October 24th in Washington Square, next to the arch, several bikes were in a line, locked to a steel structure with a small solar panel and a little screen. All of the bikes were the same model, with a bold front and two wheels covered in plastic. A Melbourne bike, a Montreal, a Minneapolis and a D.C, a London and a Portland. Two volunteers with green shirts saying 'I bike smart' wandered around the structure answering questions until 3pm. A volunteer, Al Silvistri takes the bike out showing that, unlike the Velibs in Paris, these bikes will stay to their ports.
The event was one of several demonstrations taking place around the city in the preparation for a new bike share system in New York City. According to their site, the privately sponsored system will have 10,000 bicycles and 600 stations throughout the city starting the summer of 2012. This is significant next to Montreal's 5000 bikes and DC's 1000. New York City is the last of the large, cosmopolitan and high demographic cities in the world that is adopting the bike share system. Bike sharing began in Amsterdam in the 1960's and has slowly infiltrated the world.
For New York City, the program will involve a membership to the company Alta Bike Share. Annual membership will cost $94 with options for less long term time as there has been complaint about using the bikes in the winter time. The first half hour is free, "most people won't have to pay more than the annual fee because most commutes in the city are less than 2 miles" said Silvistri. In 2010 there were 17,491 cycling commuters in New York City. Alta Bike Share hopes to raise this, "people don't have places to store their bikes" Silvistri said, which would make having bikes outside more convenient.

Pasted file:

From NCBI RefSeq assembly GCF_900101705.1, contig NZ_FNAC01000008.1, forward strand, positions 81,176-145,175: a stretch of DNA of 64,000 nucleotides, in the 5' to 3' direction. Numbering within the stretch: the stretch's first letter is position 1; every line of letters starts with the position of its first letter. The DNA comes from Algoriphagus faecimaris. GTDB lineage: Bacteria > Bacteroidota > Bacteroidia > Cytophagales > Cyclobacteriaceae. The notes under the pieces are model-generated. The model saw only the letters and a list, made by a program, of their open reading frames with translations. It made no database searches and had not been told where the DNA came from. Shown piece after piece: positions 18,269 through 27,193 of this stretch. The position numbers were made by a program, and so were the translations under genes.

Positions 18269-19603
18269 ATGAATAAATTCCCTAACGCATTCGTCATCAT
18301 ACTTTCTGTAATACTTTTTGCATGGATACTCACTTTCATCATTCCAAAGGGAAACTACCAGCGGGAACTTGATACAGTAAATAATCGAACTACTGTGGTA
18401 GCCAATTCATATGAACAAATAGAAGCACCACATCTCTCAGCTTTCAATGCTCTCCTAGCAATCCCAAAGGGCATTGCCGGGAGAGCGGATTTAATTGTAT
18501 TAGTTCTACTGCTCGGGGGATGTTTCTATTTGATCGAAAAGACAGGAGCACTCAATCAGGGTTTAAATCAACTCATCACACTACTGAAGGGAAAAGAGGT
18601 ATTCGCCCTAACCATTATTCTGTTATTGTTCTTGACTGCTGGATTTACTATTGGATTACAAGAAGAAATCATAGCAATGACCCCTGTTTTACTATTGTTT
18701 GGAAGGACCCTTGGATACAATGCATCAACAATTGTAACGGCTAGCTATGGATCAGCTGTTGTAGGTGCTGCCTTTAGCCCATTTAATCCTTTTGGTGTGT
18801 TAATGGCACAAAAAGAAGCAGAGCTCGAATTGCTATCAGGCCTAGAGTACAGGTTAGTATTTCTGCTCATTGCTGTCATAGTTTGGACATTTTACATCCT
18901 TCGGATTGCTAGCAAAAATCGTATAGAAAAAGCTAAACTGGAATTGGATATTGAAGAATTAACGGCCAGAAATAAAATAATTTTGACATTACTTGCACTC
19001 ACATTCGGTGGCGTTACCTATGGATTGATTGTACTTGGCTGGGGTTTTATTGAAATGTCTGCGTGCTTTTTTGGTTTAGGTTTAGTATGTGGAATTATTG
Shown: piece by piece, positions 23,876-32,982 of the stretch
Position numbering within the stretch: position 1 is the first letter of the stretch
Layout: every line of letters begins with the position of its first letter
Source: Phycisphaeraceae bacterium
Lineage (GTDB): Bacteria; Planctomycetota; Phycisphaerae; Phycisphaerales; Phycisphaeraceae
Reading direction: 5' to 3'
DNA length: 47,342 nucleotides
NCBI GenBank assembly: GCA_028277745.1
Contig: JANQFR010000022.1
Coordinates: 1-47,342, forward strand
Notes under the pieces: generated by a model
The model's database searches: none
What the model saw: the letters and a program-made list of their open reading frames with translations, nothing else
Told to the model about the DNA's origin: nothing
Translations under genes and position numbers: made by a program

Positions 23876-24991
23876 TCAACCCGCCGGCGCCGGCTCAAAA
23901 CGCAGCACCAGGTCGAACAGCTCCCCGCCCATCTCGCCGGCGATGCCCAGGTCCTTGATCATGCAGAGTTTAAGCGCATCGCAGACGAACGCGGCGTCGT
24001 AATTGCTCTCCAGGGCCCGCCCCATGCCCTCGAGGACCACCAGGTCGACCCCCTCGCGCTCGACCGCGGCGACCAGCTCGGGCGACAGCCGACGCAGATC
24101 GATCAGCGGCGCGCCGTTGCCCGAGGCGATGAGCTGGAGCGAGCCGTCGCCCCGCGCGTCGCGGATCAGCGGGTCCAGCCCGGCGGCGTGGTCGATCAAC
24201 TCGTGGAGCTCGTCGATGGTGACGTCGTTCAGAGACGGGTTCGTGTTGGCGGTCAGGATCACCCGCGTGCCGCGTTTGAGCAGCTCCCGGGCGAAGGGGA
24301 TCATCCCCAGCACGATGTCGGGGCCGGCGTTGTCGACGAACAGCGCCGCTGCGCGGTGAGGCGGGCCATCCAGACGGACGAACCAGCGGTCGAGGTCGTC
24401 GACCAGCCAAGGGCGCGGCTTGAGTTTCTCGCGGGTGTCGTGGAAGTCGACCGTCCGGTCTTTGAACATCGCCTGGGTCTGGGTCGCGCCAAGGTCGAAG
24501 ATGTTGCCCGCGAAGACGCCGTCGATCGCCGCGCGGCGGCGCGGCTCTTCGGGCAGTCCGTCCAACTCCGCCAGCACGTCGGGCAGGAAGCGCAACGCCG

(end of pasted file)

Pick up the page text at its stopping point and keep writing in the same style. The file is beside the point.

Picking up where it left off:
The issues involved in the bikes occur when there is theft or vandalism, poorly maintained docking stations and people not wearing helmets, according to Portland Oregon's website on bike sharing.
Regulation in New York City will be implemented financially by holding credit card information. This Contrasts with the Velibs in France where there is no annual fee, but a hold of 200 Euro on the Credit Card in case the bike breaks during the voyage. The bikes are also equipped with GPS chips in each. Silvistri demonstrated the lock, there is a lock at the front of the bike that connects to a titanium hook in the dock so that people are not able to wrench the bike from a more exterior lock, which has often occurred in France.
All of the docks are steel structures placed on the sidewalks so that there is not need for construction on the site.
25% of all accidents on the street involve pedestrians or bicycles. Concern over biking in New York City will be addressed as soon as there are more bikes on the road, "there is safety in numbers" Silvistri said, "people will start policing each other." There is more to bike safety than just helmets and density of bikers though, The BMJ organization of health went even further to say that, according to their studies, cyclists that mimic cars and car behavior, by obeying traffic laws and staying at a high speed, will lessen chances of injury.
According to Bikes Belong a site that studies biking trends in the United States, biking in cities like Chicago, Minneapolis and New York have expanded significantly or doubled since 1990.
The project has not yet decided where the bike stations should be. There is an interactive page on their site allowing the public to choose their most convenient locations. The stations are marked in Manhattan, Brooklyn, the Bronx, Queens and on Staten Island.
"This whole city could be a biking city." Said Silvistri as he locked the Montreal bike back into its dock.